Vendors raise their antennae, put their fingers to the wind

Wednesday, April 30, 2008

Manufacturers used to make regular pilgrimages to Medtrade Spring to sell products. But it's become commonplace, even trite, to note that buying and selling is no longer the primary attraction to the show. So say the major manufacturers.
"For this particular Medtrade, we're trying to learn as much from our customers regarding what they need for their business moving forward," said Larry de la Haba, senior vice president of marketing at Graham-Field. "There's been a lot of talk about CBI, but what direction will they be taking to increase their business, change their business, etc., and what will they need/ expect from their vendor partners is what we are trying to determine."
Prospecting, looking, listening-beyond the realm of the sale, this is what happens at Medtrade. Vendors raise their antennas; they put fingers to the wind. As far as intelligence gathering goes, there's little substitute for the aisles of Medtrade.
And that's what concerns many exhibitors, who are wondering what the defections of such high-profile manufacturers as Invacare and Permobil mean for the fate of the show, and their own participation.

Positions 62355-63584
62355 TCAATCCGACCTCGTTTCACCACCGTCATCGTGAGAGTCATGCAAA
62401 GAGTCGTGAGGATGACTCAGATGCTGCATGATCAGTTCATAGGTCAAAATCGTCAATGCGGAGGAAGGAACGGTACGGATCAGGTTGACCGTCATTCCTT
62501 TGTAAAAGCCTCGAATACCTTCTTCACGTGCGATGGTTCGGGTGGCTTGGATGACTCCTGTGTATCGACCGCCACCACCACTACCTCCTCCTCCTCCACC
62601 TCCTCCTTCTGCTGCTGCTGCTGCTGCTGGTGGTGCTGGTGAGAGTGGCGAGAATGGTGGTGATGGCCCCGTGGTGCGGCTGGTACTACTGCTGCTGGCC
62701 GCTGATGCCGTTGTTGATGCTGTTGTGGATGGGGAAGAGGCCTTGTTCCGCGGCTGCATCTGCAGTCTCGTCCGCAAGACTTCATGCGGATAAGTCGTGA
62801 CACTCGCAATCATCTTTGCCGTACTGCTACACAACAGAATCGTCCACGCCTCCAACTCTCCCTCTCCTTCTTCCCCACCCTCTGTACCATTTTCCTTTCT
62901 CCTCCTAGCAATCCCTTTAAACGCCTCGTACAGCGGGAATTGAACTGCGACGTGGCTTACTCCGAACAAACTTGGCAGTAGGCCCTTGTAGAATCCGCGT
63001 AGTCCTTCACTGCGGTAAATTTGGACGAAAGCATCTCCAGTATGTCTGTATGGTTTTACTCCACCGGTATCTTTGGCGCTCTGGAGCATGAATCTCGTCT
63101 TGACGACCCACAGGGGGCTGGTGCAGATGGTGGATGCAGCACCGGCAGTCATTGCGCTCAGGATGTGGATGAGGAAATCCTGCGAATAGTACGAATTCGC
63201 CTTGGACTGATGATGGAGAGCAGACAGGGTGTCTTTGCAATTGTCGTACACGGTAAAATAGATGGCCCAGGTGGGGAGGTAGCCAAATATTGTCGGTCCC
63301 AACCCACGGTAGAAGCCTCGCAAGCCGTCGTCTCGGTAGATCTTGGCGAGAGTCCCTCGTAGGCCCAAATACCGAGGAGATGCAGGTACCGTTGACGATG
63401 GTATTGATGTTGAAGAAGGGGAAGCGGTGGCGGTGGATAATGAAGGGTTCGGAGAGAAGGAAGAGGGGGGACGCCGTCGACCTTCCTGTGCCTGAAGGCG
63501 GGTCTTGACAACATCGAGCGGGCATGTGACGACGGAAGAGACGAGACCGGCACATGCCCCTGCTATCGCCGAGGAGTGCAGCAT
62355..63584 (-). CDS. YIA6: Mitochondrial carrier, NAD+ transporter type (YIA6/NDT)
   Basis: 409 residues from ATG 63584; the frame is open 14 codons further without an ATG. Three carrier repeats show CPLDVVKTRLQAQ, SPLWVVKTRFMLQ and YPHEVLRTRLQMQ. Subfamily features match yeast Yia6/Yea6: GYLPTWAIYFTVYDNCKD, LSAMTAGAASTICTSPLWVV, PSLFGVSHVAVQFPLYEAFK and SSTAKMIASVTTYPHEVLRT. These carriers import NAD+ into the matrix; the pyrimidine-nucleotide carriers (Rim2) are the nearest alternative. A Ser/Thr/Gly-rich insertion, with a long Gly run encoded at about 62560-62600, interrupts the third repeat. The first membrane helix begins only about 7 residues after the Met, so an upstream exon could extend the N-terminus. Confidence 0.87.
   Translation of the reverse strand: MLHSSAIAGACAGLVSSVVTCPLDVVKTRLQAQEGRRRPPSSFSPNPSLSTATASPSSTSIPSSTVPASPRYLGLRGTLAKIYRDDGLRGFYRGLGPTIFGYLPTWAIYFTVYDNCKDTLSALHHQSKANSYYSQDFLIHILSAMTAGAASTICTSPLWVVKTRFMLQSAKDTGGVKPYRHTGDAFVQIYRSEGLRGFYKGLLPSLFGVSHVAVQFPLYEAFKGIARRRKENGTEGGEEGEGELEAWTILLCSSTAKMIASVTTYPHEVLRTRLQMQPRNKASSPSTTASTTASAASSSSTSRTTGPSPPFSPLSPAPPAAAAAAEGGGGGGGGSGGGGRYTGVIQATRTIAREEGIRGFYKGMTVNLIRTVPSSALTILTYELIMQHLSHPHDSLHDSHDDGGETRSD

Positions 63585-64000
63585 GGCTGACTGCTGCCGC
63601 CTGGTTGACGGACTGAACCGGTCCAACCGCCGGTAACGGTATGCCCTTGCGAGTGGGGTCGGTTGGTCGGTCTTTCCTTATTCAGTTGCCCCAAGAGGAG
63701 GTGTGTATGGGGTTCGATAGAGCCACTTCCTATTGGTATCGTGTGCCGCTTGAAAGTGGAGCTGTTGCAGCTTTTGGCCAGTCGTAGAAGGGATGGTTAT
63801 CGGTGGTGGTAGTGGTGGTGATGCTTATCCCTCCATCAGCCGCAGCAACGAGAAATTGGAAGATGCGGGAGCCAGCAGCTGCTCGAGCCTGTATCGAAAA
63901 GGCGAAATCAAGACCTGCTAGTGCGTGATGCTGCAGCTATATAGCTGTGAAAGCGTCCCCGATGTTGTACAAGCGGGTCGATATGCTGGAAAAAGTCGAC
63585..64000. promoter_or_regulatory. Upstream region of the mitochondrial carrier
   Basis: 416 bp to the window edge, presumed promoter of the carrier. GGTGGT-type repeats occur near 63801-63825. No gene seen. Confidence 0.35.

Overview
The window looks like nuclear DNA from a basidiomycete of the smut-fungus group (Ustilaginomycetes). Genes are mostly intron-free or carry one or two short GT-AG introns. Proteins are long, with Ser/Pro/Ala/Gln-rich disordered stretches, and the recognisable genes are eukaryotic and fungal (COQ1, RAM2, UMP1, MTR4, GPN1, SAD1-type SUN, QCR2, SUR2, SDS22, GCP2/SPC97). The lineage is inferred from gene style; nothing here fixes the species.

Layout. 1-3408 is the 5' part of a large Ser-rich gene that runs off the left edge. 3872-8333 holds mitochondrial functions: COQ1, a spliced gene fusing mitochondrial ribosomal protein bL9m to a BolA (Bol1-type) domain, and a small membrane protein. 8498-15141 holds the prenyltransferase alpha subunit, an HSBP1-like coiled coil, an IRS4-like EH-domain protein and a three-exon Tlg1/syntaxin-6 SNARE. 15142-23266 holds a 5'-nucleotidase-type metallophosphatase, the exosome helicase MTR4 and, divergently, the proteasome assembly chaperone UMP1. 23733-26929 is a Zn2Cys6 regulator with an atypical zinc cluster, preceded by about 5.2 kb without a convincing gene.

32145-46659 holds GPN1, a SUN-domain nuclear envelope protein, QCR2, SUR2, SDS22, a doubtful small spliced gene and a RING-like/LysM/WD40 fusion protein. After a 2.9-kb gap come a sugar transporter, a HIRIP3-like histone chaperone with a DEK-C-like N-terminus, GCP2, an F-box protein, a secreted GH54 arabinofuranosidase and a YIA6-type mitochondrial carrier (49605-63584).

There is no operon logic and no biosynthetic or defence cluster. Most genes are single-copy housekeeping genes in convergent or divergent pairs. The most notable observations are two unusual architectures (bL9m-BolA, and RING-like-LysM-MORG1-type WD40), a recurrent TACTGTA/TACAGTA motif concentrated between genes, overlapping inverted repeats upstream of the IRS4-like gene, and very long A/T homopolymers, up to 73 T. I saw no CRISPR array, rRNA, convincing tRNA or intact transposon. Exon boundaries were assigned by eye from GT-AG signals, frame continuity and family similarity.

"I am surely concerned about what impact the major manufacturers pulling from the show will have on expo traffic," said Mark Blount, vice president of marketing at Brightree. "So we head to Long Beach uncertain of what kind of attendance to expect but cautiously hopeful we'll again see overflow crowds in our demo theater."
If this event bears any resemblance to past events, Blount expects to demo Brightree to 300 prospects. And they expect another 600 customers at an appreciation event.
"Medtrade Spring has traditionally been an integral part of our overall HME/DME sales and marketing strategy and has always delivered us with a solid return on our investment," he said. "But we will need to see if the value continues in 2008 with what's anticipated to be significantly smaller attendance."
Golden Technologies is prospecting for intelligence as much as anything else.
"We're hoping to see as many dealers as possible," said C.J. Copley, executive vice president of sales and marketing. "We want to talk with them about what's happening in their business as well as show them our product line and the changes we've made to it since the last show."
Show and tell, feedback, edification-manufacturers talk about all of these activities before they talk about writing orders. In fact, Golden believes that it's important to support the show for the sake of bolstering a valuable forum for information sharing.
"We think it's important that we attend the show because we believe it helps support the Medtrade organization so that they can continue to hold educational seminars for dealers," said Copley. HME